Complete Guide to The Psychology Behind Odd-Even Pricing [+Examples]
Feb 21 2020
JCPenney conducted a pricing study in the early 1900s. Through the study, the department store came to the conclusion that when someone saw a price ending in 7, 8, or 9, they felt they were getting a deal and the odd number created a sense of urgency to purchase. Research has since expanded, concluding that if you want to be perceived as a “luxury” good, then your prices should end in an even number, such as 0 or 5. If you wanted to be perceived as discounted, then you end prices in an odd number, like 7 or 9.
Here we are, more than 100 years later and that JCPenney study is still relevant to consumer trends. Odd-even pricing tactics are commonly used in many purchasing places—retail and restaurants—but what about SaaS?
Let’s walk through the ins and outs of the odd-even pricing method, show you some examples, and see if it’s a good SaaS pricing strategy.
Odd-even pricing is a psychological pricing strategy similar to charm pricing. It refers to using a numeric value to impact the customer’s perceptions of the product value. The goal of odd-even pricing is to make small pricing adjustments that will drive sales and maximize profits. The “odd” part of this tactic refers to a price ending in 1,3,5,7,9, while the “even” part refers to a price ending in a whole number in tenths, such as $0.20 or $50.
The psychology behind odd-even pricing
Odd-even pricinghas a psychological effect on consumers. Using either an odd or even number plays into a customer’s psyche.
For example, a $20 item marked $19.99 is perceived as cheaper because the number is still in the “teens” rather than the “twenties”. Even though the difference is in just one cent, customers perceive the price as lower than it actually is. Odd pricing creates the illusion that the product is tagged at the lowest possible price. Additionally, since the number is so specific customers perceive it as honest.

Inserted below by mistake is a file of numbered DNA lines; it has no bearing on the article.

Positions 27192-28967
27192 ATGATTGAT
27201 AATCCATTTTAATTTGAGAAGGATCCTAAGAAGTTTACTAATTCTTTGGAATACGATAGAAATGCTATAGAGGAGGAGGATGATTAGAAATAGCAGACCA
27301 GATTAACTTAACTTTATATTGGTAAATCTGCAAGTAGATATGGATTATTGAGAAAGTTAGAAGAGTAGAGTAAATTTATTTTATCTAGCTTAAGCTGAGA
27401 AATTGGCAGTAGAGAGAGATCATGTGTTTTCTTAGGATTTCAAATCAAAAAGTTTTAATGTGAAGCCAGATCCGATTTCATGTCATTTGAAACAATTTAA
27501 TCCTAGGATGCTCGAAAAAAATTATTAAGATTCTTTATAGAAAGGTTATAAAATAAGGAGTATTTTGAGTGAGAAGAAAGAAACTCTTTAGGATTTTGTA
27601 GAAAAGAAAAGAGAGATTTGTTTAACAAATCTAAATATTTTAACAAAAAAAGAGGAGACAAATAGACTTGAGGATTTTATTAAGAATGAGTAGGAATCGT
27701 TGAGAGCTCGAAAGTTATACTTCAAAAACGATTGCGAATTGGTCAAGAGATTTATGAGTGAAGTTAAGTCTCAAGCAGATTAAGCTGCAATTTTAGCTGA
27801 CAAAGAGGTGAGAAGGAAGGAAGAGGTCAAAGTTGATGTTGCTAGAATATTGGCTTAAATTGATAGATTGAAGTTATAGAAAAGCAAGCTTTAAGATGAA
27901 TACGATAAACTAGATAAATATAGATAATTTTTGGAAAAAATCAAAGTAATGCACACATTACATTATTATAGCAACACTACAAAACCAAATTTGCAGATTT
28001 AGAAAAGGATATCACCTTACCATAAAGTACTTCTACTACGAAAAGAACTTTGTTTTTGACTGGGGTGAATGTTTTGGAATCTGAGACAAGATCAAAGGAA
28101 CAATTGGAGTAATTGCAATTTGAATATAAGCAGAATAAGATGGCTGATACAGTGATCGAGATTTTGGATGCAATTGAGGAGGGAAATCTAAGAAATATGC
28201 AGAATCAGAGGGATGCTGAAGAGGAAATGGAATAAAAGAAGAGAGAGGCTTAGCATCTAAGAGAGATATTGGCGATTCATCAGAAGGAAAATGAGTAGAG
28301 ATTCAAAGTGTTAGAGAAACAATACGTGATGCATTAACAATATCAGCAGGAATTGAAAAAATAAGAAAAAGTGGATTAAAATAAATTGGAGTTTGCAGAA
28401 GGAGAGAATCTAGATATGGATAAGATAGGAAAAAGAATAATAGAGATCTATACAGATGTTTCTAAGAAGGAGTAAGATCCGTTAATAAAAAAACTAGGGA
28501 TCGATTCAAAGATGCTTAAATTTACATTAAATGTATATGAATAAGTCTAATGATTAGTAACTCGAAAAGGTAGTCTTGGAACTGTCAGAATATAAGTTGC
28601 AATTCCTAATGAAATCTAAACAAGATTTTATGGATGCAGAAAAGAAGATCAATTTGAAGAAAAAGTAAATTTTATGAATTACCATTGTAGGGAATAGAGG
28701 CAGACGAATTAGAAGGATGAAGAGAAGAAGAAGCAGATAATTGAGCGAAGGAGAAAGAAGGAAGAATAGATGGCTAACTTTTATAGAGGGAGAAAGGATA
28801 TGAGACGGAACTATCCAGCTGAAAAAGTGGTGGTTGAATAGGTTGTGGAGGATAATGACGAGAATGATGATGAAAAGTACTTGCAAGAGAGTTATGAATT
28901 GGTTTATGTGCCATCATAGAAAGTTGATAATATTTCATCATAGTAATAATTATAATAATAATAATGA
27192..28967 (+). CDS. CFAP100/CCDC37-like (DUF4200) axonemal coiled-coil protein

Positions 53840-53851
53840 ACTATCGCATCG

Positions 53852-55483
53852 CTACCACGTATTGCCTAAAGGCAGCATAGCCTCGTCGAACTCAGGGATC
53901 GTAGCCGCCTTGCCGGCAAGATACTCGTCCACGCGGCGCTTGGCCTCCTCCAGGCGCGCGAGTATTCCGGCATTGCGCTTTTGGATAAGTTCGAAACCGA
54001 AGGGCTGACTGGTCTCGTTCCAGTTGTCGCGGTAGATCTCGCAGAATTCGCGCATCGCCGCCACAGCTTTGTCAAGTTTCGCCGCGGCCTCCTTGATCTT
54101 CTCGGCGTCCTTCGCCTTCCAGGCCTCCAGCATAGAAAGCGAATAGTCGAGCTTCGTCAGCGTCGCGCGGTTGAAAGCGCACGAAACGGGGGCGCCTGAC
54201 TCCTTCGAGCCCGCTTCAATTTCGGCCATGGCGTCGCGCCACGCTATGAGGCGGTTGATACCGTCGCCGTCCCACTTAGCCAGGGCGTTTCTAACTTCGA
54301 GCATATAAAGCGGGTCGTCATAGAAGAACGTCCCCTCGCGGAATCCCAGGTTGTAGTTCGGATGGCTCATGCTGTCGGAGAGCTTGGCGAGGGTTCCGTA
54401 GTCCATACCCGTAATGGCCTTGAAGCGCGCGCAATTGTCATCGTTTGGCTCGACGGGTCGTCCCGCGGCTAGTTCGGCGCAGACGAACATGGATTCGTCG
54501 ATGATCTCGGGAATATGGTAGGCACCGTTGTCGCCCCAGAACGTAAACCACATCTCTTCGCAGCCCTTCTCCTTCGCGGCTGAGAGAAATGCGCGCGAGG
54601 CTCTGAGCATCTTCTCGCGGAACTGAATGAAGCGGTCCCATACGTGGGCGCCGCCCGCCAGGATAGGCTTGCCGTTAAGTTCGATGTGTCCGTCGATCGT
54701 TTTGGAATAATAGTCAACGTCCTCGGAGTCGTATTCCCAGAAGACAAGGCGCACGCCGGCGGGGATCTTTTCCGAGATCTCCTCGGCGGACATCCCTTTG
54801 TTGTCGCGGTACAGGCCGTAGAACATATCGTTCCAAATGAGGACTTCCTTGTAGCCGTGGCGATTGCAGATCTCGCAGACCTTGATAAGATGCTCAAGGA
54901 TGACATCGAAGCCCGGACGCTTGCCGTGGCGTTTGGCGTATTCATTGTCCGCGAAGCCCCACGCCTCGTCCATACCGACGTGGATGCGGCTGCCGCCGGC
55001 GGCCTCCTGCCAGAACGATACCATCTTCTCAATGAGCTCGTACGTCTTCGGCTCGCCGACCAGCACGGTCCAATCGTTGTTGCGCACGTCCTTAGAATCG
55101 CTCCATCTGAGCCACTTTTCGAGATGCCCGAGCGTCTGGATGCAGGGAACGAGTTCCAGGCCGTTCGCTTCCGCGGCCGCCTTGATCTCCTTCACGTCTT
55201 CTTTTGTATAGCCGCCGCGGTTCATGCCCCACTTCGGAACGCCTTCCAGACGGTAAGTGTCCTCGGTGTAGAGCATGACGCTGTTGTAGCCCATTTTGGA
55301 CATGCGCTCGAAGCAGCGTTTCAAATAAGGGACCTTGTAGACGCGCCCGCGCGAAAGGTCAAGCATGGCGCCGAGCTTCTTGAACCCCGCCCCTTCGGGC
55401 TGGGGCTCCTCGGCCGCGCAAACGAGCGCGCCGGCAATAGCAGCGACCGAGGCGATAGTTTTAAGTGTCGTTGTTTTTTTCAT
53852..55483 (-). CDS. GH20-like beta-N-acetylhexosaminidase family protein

When it comes to even prices, it’s the opposite effect. Customers will see a number rounded up, like $1,500, and perceive it as a luxury item. Since it has a round number, the product is perceived at a higher value.
Industries that commonly use an odd-even pricing strategy
You’ve seen odd-even pricing everywhere, whether you realize it or not. I’ll share some common industries that take advantage of this strategy in just a bit. So, next time you’re out shopping or eating, take note of the prices and see if odd-even pricing applies.
Almost every retail store employs an odd-even pricing strategy. If it’s not all year round, then definitely during a promotion period. You may see a sign outside the store that reads “All jeans, starting at $29.99.” Even though it’s technically a starting point for the sale price, since the number is less than 30, it’s perceived as a good deal.
On the other hand, you may walk into a designer purse store and absolutely nothing is on sale. All the prices are even numbers. That’s to be expected because it’s a luxury item.
If you’ve ever been to a family-style, chain restaurant, you’ve seen odd pricing. Many restaurants will advertise “3-course meal for only $9.99.” They price this way because they are advertising toward families. Most families want an affordable meal, and by using odd numbers for ending digits, it’s perceived as cheaper.
On the other hand, high-end restaurants would never advertise a deal with an odd number. You will also never find a three-course meal for less than $10. There are people in the world looking for a luxury meal, so by not using odd numbered prices, they cater to those individuals.
Odd-even pricing examples
Let’s look at some realodd-even pricingexamples. One industry that commonly uses both sides of the odd-even spectrum is jewelry.
Odd pricing strategy
First up, odd pricing. Let’s look at Kay Jewelers. Everyone deserves to feel glamorous and have access to beautiful jewelry…but not everyone can afford some of the prices.
This is where Kay Jewelers, and other similar jewelry retailers, save the day. On the home page, there are advertisements that read, “GIFTS UNDER $199. Or “24.99 SELECT HEART JEWELRY.”